Reviews / Masterly handling of watercolour

Storm over Yell Sound by Peter Davis - Photo: Shetland Museum and Archives

For those of you who are familiar with Peter Davis’ work this exhibition can be seen as a major development in his painting style.

We are accustomed to seeing Peter’s superb mastery of watercolour and his use of ‘blobs’ to portray elements of the Shetland landscape.  This exhibition takes this a step farther and a large number of the paintings in this exhibition are much more representational impressions of the landscape.

Peter states that he is inspired by the seasons, time and the effect of light and the sky on water.  Like me he also likes winter – a season of brooding skies, dark snow laden clouds and that amazing horizontal light as the low sun turns hills yellow or pink.

From information gathered out in the landscape he paints in his Weisdale studio. The huge expanses of delicate watercolour washes could never be controlled out in the field.  A lot of Peter’s paintings are based on the west mainland – that area of wide expanses scattered with lochs under huge skies with the setting sun and Foula to the west.


Sunrises and sunsets are evident in the exhibition, not by fussy violent colours but by delicate warm hues on the multi-layered landscape.

Storm over Yell Sound is one of the more dramatic paintings in the exhibition. A heavy fast moving lump of weather, laden with snow, is racing down Yell Sound, the hugeness of the storm dominating the land and sea below. 

In contrast Sand Water captures one of those wonderful simmer dim nights, totally calm – not a ripple on the loch. You can imagine the snipe drumming.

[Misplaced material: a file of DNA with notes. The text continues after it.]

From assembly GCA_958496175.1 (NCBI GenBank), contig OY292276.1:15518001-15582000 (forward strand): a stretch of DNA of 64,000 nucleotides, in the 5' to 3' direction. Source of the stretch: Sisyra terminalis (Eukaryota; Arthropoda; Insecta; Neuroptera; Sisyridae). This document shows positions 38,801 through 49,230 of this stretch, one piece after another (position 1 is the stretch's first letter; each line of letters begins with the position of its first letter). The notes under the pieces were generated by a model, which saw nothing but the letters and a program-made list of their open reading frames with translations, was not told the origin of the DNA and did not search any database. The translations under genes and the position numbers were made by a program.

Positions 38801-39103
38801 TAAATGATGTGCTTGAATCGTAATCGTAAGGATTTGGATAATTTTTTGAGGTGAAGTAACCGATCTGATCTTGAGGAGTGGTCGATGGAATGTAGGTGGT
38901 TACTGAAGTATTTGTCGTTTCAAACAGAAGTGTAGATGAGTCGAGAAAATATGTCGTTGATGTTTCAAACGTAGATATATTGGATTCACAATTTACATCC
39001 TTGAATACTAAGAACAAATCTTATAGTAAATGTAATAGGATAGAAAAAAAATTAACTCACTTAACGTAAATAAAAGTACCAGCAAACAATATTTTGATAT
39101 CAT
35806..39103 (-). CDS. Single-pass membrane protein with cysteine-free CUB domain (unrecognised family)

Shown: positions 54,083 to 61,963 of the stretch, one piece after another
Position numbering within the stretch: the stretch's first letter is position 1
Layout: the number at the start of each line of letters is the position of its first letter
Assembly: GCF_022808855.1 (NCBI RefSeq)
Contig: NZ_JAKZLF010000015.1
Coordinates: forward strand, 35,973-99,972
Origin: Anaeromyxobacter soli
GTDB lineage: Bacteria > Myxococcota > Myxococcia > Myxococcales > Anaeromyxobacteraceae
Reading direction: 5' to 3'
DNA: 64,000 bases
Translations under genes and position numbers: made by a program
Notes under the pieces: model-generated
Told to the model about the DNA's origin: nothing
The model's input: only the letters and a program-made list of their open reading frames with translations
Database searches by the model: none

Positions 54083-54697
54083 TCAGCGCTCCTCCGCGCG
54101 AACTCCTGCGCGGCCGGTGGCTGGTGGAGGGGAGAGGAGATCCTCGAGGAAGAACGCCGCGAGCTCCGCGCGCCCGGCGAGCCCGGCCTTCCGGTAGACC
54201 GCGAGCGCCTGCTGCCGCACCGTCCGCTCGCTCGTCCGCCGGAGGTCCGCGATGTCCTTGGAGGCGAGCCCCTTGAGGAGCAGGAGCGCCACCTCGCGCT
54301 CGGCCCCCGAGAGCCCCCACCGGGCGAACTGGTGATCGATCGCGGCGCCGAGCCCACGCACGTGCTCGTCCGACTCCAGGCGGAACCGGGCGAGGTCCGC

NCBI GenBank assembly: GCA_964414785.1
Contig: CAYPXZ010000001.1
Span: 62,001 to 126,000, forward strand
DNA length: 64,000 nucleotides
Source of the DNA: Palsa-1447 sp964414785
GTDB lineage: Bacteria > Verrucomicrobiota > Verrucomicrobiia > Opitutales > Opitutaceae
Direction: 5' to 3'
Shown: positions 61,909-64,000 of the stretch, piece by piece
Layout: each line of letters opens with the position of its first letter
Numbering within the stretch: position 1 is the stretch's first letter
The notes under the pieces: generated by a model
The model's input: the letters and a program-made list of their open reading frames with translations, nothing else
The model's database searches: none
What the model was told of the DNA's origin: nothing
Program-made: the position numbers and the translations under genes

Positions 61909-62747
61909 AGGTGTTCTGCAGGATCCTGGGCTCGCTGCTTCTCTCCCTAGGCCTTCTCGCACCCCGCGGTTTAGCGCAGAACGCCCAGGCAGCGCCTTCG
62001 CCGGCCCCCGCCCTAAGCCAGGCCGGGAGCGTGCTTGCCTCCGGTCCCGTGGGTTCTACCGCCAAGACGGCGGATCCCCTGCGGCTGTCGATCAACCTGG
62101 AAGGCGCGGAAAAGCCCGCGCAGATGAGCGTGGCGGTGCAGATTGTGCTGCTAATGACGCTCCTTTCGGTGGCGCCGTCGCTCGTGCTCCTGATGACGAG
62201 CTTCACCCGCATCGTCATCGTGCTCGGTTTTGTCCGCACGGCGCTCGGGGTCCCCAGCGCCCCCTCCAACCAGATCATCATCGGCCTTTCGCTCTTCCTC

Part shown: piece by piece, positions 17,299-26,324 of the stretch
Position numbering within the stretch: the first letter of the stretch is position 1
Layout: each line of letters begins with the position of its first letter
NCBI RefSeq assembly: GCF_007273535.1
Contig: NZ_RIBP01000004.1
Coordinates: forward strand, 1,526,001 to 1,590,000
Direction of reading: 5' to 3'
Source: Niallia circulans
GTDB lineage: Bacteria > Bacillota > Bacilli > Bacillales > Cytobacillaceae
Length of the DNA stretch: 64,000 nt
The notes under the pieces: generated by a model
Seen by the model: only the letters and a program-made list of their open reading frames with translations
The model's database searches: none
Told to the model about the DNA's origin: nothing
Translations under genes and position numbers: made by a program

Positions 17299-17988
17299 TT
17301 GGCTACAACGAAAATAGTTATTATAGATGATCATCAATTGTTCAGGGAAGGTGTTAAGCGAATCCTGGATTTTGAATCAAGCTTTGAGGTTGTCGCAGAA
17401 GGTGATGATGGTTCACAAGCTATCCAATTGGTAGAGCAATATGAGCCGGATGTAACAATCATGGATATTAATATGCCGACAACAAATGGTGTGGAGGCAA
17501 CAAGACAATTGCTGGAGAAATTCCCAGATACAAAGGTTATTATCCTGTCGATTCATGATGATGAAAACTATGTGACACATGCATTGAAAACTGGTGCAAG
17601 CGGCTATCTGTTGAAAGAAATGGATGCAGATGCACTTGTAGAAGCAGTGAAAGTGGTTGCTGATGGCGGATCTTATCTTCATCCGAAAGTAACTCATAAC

For those familiar with Peter’s more ‘blobby’ style, there are a series of paintings made up from layered washes in delicate colours. These also focus on details in the landscape.  Weisdale in February with its dramatic burn slicing through snowy slopes is lit by the glow of a pink winter sky.

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Aside from the subject matter, take time to study the masterly handling of watercolour. Not an easy medium to use, it is very unforgiving. A painting needs careful planning before paint hits the paper. Mistakes are often impossible to fix.  The pale washes have to be done fast and in one go, any tweaking and dabbling would be obvious. 

I like the use of white gouache, at least I think it’s white gouache, to enhance the skies in a few of the paintings; it adds to the solidity and drama of the weather as well as adding texture contrasting with the colour washes.

All in all this is a significant exhibition. It’s taken four years to put together and it’s been worth the wait.  And I now need to scour my maps to find Ellen Gray’s Bottom. It would be too easy to ask the artist.

Of Time and Water by Peter Davis, opened at Da Gadderie (Shetland Museum and Archives) at the weekend and runs until 30 June. 

Mike Finnie

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